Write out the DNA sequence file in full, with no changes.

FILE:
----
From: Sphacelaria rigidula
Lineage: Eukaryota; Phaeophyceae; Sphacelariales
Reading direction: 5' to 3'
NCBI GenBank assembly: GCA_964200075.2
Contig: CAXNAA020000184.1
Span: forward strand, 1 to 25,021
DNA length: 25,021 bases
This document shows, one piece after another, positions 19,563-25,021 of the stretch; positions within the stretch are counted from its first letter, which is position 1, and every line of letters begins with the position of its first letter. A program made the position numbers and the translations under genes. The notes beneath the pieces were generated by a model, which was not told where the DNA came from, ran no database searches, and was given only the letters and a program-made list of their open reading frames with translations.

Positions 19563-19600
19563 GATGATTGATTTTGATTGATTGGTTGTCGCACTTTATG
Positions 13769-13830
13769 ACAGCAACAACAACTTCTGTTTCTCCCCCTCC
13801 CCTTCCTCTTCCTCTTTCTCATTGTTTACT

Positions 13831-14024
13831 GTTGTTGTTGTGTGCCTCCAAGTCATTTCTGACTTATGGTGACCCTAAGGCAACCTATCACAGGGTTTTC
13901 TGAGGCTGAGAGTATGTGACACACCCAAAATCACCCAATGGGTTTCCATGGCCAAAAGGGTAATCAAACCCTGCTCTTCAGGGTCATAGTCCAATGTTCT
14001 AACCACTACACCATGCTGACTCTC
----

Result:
From: Sphacelaria rigidula
Lineage: Eukaryota; Phaeophyceae; Sphacelariales
Reading direction: 5' to 3'
NCBI GenBank assembly: GCA_964200075.2
Contig: CAXNAA020000184.1
Span: forward strand, 1 to 25,021
DNA length: 25,021 bases
This document shows, one piece after another, positions 19,563-25,021 of the stretch; positions within the stretch are counted from its first letter, which is position 1, and every line of letters begins with the position of its first letter. A program made the position numbers and the translations under genes. The notes beneath the pieces were generated by a model, which was not told where the DNA came from, ran no database searches, and was given only the letters and a program-made list of their open reading frames with translations.

Positions 19563-19600
19563 GATGATTGATTTTGATTGATTGGTTGTCGCACTTTATG
Positions 13769-13830
13769 ACAGCAACAACAACTTCTGTTTCTCCCCCTCC
13801 CCTTCCTCTTCCTCTTTCTCATTGTTTACT

Positions 13831-14024
13831 GTTGTTGTTGTGTGCCTCCAAGTCATTTCTGACTTATGGTGACCCTAAGGCAACCTATCACAGGGTTTTC
13901 TGAGGCTGAGAGTATGTGACACACCCAAAATCACCCAATGGGTTTCCATGGCCAAAAGGGTAATCAAACCCTGCTCTTCAGGGTCATAGTCCAATGTTCT
14001 AACCACTACACCATGCTGACTCTC